Family, prep school at odds over funds raised after teen’s death in elevator collapse

During a news conference Thursday, Attorney Shean Williams says the family of JauMarcus McFarland have not received the funds raised to cover the teen's funeral.
Caption
During a news conference Thursday, Attorney Shean Williams says the family of JauMarcus McFarland have not received the funds raised to cover the teen's funeral.

Credit: ASIA SIMONE BURNS / ASIA.BURNS@AJC.COM

Attorneys want the money promised to family, but school says it hasn’t arrived

Attorneys for the family of an 18-year-old student-athlete who was killed in an elevator collapse in Atlanta say that although the teenager was buried nearly a month ago, they still have not received the funds his school promised them for his funeral.

But the school’s director says the reason for that is simple: The money hasn’t arrived yet.

The attorneys representing the family said they are considering legal action to ensure the money raised through a GoFundMe account created in JauMarcus McFarland’s memory is given to their clients. During a news conference Thursday, Shean Williams of the Cochran Firm said he has been in touch with McFarland’s former school, Champion Prep Academy, frequently since the campaign was created one day after his death Aug. 31.

JauMarcus McFarland
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JauMarcus McFarland

Credit: GoFundMe

Credit: GoFundMe

“The bottom line is after six weeks, this family has not gotten the funds that the public gave,” Williams said.

Williams contends the prep academy has evaded numerous attempts to transfer the funds to McFarland’s parents. But Michael Carson, McFarland’s coach at Champion Prep Academy, pushed back against that accusation, saying he has not received the funds due to various approvals needed in GoFundMe’s verification process.

“In my opinion, they are trying to paint a picture that we are doing something wrong and that’s just not the case,” Carson told The Atlanta Journal-Constitution on Thursday.

McFarland died after an elevator at the 444 Highland Avenue apartment complex where he and his teammates lived malfunctioned. According to authorities, several of McFarland’s teammates were inside the elevator at the time. Though the others made it out safely, the teen became trapped.

He was lodged between the elevator and the floor when first responders arrived on the scene, according to an Atlanta police report obtained by the AJC.

The teenager was killed in an elevator collapse at 444 Highland Avenue.
Caption
The teenager was killed in an elevator collapse at 444 Highland Avenue.

Credit: Jenni Girtman

Credit: Jenni Girtman

The owners of 444 Highland have since been cited and fined $5,000 in McFarland’s death after the Office of the Insurance and Safety Fire Commissioner found they had failed to “notify the Chief Inspector of an accident which involved a death.”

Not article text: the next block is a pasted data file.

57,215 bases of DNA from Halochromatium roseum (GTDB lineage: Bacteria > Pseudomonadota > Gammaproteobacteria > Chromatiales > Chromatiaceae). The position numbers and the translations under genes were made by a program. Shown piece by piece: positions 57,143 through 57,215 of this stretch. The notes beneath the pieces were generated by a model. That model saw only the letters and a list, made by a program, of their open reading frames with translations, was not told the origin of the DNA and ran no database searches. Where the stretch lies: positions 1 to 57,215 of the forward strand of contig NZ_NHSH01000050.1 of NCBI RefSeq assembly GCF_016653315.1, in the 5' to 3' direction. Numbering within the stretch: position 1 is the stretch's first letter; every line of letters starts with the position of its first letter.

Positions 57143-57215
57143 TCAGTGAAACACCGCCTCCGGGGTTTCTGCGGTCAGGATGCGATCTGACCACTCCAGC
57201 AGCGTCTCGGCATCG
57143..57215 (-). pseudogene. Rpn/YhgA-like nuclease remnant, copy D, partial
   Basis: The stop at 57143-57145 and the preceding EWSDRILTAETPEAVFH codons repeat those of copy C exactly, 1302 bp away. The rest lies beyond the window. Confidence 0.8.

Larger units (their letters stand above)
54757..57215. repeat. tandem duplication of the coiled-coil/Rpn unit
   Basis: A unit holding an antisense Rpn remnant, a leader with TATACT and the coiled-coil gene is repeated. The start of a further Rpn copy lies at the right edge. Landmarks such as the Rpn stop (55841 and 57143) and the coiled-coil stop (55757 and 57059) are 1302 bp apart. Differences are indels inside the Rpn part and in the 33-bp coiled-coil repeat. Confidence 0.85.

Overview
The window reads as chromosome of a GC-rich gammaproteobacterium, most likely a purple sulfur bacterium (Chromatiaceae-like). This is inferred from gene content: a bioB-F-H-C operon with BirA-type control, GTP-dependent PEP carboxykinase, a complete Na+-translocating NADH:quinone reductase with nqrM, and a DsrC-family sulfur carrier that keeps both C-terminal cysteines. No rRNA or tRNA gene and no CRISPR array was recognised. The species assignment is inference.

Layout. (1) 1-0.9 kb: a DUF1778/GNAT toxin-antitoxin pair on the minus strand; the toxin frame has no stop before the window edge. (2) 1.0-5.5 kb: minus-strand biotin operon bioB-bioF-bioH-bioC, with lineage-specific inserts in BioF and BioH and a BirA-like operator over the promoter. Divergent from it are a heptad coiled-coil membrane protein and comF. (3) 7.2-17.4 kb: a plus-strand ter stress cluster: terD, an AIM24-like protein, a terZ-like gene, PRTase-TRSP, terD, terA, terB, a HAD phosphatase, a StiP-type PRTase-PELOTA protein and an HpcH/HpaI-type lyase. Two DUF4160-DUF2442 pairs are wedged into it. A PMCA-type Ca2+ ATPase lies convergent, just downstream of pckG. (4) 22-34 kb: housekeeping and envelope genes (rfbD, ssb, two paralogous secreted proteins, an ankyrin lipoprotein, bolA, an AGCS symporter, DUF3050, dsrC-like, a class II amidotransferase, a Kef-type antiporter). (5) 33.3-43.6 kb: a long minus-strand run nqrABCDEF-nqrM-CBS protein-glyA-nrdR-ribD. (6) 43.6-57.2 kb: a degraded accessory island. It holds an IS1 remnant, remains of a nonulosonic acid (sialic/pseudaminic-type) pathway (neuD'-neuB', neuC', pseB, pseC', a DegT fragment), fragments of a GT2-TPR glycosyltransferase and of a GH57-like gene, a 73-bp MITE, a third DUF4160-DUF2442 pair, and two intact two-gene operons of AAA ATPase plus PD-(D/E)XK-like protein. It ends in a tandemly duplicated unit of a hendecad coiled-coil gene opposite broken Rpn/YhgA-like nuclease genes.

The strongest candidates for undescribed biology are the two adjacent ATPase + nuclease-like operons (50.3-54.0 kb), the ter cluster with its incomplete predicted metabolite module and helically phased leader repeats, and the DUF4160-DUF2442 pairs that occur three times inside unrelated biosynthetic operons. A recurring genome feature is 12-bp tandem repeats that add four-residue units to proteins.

McFarland’s stepfather, James Boyce, previously said he was struggling to comprehend what had happened to his child. McFarland’s mother, Jessica Moore, said she was overwhelmed. McFarland would have turned 19 years old Friday, according to Williams.

“We’ve lost a young man at an early age that was clearly preventable and predictable based on what we’ve learned,” he said. “But why this case continues to be tragic is because of what this family has to continue to deal with as it relates to the people who could have prevented this incident from happening, specifically Champion Prep Academy.”

Williams said it has been six weeks since McFarland’s family was approached by Champion Prep and asked if the school could set up a GoFundMe on their behalf.

“As tragic as it is to lose a child, it is more tragic to know we’ve been given the runaround in the distribution of those funds,” he said, adding that he believes the process to transfer the financial contributions should take less than a week.

Carson pointed to GoFundMe’s partnership with PayPal and their verification requirements as the reason the process is taking longer than that.

Donations made through GoFundMe are received by the PayPal Giving Fund before being disbursed to a campaign organizer. According to their website, a charity enrolled in the giving fund will receive a payout about the 25th of each month.

However, before the funds are distributed, certain organizations such as charities or nonprofits must go through an authorization process, the site said.

Carson said Champion Prep has completed that process, but due to PayPal’s policy the funds won’t be released before Oct. 25.

“They seem to feel like the funds should have been available in two to five days,” Carson said. “They don’t have an understanding of what this process is all about.”

Carson told the AJC that McFarland was beloved by his teammates and by his coaches in the Champion Prep program.

“JauMarcus was a scholarship student,” he said. “We assumed the full cost of him playing with us. And that’s a testament to how we feel about having him in our program.”

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